Radiotherapy is the use of ionising radiation (photons, electrons, protons), aiming at curing or relieving neoplastic diseases, and at the same time protecting adjacent healthy tissues.
The radiation is called ionising because it forms ions (electrically charged particles) and deposits energy on the tissue cells through which it runs. This energy can destroy the cancer cells or cause genetic changes that lead to cell death.
Although radiation harms healthy cells as well, constant advancements in the techniques applied increasingly limit this phenomenon, allowing the administration of higher doses in the area of the tumour with substantially better results in controlling the disease.
Radiotherapy is administered with the aim of either curing the patient or relieving the symptoms caused by cancer. It may be the only treatment or it may be one component of a treatment regimen – e.g. combined with surgery, chemotherapy, hormonal therapy and/or immunotherapy. When administered before surgery, the purpose is to shrink the tumour pre-operatively, while post-operative administration aims to destroy any remaining cancer cells.
The administration of radiotherapy can range from only once, to once a day for approximately two months, with each session lasting from a few minutes to about half an hour. It is usually administered five times a week or, in certain cases, more often, depending on the disease.
Almost one in two patients receives radiotherapy at some point during the course of the disease, while 40% of those who beat cancer have managed to do so thanks to this treatment.
Types of radiotherapy
There are two ways to radiate a cancerous tumour. The first one is externally (external beam radiotherapy), where the high-energy beams generated by the machines are directed at the tumour. The second way is internally (brachytherapy), with the placement of radioactive sources into the tumour.
It is mostly used in palliative care. The shape of the radiation beam is usually square or parallelogram and, apart from the tumour, it inevitably affects a substantial amount of healthy tissue. Radiation must be low-dose, which may be inadequate to cure the cancer, but it is enough to alleviate its symptoms. It is delivered using cobalt devices or low energy linear accelerators.
Also called 3D-CRT. It allows a much more precise radiation of the tumour compared to conventional radiation (2D). As a result, the radiation of healthy tissues around the tumour is substantially limited. It is suitable for all kind of tumours.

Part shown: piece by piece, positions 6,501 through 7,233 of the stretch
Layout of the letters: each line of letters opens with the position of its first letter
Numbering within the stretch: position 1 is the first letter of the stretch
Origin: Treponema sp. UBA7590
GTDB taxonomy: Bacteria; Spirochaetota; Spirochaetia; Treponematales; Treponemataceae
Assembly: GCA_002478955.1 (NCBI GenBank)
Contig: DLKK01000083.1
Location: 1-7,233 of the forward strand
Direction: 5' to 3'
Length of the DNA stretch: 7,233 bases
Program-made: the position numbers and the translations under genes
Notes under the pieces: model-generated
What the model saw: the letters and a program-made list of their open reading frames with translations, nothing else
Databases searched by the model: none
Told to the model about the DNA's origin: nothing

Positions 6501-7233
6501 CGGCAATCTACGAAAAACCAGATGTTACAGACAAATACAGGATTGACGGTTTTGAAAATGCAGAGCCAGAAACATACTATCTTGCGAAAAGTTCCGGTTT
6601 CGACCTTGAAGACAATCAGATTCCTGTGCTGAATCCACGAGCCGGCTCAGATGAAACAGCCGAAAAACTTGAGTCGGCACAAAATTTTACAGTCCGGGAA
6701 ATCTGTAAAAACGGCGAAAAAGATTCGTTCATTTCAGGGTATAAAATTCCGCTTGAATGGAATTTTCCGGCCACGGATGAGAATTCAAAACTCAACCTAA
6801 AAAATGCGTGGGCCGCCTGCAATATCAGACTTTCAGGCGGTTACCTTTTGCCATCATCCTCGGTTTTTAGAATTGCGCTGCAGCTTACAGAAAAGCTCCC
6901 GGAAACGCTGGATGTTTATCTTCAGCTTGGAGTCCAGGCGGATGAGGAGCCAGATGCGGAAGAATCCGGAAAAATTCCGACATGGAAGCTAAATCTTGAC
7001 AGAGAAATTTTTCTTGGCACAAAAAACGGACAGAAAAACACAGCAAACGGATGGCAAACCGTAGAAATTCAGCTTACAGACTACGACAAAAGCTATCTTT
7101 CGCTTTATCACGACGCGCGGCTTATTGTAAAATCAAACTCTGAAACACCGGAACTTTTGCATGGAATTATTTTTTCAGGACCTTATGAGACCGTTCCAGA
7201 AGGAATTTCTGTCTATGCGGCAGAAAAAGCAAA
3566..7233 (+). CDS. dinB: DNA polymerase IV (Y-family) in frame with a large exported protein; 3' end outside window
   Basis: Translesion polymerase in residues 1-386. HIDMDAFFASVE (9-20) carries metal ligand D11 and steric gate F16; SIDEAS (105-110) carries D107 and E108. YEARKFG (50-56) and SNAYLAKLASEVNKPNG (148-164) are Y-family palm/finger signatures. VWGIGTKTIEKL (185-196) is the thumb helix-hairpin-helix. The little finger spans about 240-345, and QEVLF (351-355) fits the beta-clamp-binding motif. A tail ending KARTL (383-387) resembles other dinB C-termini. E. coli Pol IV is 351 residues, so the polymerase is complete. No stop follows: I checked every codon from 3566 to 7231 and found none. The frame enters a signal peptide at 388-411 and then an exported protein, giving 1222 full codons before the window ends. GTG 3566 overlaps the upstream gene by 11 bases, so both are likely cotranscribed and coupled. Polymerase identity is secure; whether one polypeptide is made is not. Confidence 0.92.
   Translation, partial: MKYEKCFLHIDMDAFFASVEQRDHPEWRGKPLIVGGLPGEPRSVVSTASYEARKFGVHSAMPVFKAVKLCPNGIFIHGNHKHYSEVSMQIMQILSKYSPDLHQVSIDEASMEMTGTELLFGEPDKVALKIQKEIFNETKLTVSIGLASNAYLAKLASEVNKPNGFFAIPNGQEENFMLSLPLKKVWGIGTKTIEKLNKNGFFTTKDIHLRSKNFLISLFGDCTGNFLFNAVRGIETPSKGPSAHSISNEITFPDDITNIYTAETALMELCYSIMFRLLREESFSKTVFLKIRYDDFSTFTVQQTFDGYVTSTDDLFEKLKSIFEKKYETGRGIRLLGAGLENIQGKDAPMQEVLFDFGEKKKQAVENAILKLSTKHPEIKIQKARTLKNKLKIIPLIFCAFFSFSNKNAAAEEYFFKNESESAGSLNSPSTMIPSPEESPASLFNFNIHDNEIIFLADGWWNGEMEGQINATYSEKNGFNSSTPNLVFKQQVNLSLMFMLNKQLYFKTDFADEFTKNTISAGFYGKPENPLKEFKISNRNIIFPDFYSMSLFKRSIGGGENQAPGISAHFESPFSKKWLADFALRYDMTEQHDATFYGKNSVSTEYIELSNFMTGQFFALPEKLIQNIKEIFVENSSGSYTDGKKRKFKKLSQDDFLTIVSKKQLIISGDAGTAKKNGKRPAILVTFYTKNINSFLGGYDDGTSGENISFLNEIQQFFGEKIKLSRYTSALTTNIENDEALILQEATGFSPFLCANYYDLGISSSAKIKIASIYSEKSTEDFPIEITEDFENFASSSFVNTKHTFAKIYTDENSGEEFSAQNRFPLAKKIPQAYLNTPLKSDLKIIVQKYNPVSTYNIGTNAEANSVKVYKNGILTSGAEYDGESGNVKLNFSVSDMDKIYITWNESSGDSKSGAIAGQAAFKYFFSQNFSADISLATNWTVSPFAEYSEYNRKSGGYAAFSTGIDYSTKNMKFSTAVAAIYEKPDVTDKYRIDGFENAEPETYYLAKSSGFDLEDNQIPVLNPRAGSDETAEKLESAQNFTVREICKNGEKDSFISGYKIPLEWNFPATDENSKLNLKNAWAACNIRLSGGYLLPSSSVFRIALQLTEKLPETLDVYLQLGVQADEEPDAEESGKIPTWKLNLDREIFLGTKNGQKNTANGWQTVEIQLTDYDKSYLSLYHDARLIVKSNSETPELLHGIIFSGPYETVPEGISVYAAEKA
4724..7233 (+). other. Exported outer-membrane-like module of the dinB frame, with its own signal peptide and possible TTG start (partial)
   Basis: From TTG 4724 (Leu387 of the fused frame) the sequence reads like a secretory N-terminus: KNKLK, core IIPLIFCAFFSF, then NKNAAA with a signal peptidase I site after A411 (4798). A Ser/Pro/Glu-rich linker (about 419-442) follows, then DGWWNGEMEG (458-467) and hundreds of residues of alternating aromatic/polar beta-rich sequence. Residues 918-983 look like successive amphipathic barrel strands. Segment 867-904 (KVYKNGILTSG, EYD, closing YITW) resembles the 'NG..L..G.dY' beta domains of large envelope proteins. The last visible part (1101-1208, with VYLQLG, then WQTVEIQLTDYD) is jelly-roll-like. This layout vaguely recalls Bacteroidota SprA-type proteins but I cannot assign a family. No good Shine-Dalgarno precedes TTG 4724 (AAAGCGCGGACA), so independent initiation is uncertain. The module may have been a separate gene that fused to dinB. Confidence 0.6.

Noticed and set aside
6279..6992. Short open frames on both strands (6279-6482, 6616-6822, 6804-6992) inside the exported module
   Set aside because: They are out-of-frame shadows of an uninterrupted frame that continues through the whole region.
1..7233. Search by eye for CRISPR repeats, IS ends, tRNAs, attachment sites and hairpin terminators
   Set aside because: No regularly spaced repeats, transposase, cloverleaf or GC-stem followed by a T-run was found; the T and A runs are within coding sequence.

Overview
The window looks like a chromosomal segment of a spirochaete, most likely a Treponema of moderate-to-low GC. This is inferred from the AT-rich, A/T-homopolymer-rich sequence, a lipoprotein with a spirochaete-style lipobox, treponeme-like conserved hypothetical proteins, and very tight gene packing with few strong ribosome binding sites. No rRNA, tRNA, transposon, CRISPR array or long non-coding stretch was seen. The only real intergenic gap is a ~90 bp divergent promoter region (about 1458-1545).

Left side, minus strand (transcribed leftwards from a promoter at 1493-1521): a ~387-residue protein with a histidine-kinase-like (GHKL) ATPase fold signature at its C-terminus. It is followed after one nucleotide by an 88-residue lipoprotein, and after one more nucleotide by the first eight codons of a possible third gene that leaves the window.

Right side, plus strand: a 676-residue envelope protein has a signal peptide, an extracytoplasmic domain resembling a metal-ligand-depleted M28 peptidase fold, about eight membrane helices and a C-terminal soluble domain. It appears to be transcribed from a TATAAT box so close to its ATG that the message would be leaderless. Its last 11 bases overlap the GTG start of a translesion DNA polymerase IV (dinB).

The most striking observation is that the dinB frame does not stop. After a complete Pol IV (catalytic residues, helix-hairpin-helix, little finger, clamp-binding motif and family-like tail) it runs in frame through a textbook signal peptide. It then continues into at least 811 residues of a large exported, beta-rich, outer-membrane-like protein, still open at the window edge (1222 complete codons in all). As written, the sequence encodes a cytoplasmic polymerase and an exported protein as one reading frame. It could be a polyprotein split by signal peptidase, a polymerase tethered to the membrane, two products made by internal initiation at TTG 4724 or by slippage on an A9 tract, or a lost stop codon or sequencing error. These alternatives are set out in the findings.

Intensity modulated (IMRT, VMAT). This is an advanced technique using computer-guided linear accelerators to give radiation the shape of the tumour, therefore limiting even more the radiation of healthy tissues.
The results of volumetric treatment to date, show that it helps achieve a drastic reduction of the unpleasant side effects of radiation, good local control of the tumour and increased cure rates.
Delivered with the use of a CT scanner incorporated in the linear accelerator. The imaging allows the monitoring of the position of the tumour and the patient during treatment, ensuring even greater precision of the radiation. For the Centre, this is an important instrument for providing volumetric treatments.
This is a technique that allows great precision in the radiation of tumours. It is commonly used for small, well defined tumours (especially of the brain, the spinal cord, the lung, etc.) which often cannot be removed with surgery. It is delivered using specialised linear accelerators. At the Centre it was put into effect since October 2019.
It is delivered with the placement or radiation sources inside the body or very close to the tumour.
In brachytherapy, the placement of a radioactive source inside the affected organ and into the tumour allows the delivery of high-dose radiation exclusively in the region of the tumour, with the least possible effects on adjacent healthy organs.
Brachytherapy can be used as monotherapy or as complementary therapy after or before external beam radiotherapy. It can be permanent (radioactive seeds) or temporary (e.g. Ir-192).
At the Centre, brachytherapy is mostly used for gynaecological tumours (intraventricular).